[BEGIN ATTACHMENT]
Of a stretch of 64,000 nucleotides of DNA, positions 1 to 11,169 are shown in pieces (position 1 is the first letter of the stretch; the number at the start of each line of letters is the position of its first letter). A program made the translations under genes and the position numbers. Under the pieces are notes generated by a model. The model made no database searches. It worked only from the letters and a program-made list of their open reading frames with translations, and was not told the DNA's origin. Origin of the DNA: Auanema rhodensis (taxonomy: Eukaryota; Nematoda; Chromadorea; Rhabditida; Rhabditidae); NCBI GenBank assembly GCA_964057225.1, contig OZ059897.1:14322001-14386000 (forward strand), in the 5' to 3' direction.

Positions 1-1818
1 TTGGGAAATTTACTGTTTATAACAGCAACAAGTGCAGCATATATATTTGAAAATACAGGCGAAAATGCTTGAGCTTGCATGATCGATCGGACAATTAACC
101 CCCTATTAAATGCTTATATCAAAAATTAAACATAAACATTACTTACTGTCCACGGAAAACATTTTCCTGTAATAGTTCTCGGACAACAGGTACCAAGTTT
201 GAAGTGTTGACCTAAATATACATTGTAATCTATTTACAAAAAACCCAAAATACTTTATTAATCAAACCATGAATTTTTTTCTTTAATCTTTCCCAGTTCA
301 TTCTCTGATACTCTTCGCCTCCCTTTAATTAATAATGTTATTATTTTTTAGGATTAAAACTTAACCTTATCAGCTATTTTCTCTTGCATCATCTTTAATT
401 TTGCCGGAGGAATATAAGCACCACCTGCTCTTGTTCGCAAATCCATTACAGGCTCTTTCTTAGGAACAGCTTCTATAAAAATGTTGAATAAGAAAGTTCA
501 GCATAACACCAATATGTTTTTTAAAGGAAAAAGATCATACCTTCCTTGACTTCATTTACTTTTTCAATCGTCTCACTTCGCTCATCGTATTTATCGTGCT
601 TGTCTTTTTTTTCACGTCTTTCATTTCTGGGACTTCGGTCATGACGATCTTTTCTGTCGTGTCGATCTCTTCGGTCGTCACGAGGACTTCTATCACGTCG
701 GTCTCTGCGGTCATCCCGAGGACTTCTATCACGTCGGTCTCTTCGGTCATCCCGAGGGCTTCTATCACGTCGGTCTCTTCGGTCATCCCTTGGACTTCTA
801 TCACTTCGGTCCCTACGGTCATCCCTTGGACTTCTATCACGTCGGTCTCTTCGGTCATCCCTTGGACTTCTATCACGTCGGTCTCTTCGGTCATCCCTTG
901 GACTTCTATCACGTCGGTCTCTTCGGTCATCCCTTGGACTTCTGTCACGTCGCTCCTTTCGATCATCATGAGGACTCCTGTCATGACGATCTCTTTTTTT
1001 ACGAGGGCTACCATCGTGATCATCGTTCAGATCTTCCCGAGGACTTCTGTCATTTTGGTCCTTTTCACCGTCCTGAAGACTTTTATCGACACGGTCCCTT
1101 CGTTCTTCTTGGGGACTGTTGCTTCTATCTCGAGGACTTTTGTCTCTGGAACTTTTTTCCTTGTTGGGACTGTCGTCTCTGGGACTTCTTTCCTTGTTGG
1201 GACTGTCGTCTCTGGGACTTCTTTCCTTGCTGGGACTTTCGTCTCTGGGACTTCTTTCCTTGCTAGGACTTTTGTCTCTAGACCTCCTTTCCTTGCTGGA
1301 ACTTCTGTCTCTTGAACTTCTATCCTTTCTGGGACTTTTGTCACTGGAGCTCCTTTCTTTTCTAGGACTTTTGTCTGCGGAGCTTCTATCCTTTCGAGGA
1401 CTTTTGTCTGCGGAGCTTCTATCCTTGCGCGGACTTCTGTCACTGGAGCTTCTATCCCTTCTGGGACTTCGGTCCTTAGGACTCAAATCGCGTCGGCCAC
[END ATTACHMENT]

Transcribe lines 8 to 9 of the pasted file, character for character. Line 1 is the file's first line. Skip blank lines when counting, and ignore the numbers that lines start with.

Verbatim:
501 GCATAACACCAATATGTTTTTTAAAGGAAAAAGATCATACCTTCCTTGACTTCATTTACTTTTTCAATCGTCTCACTTCGCTCATCGTATTTATCGTGCT
601 TGTCTTTTTTTTCACGTCTTTCATTTCTGGGACTTCGGTCATGACGATCTTTTCTGTCGTGTCGATCTCTTCGGTCGTCACGAGGACTTCTATCACGTCG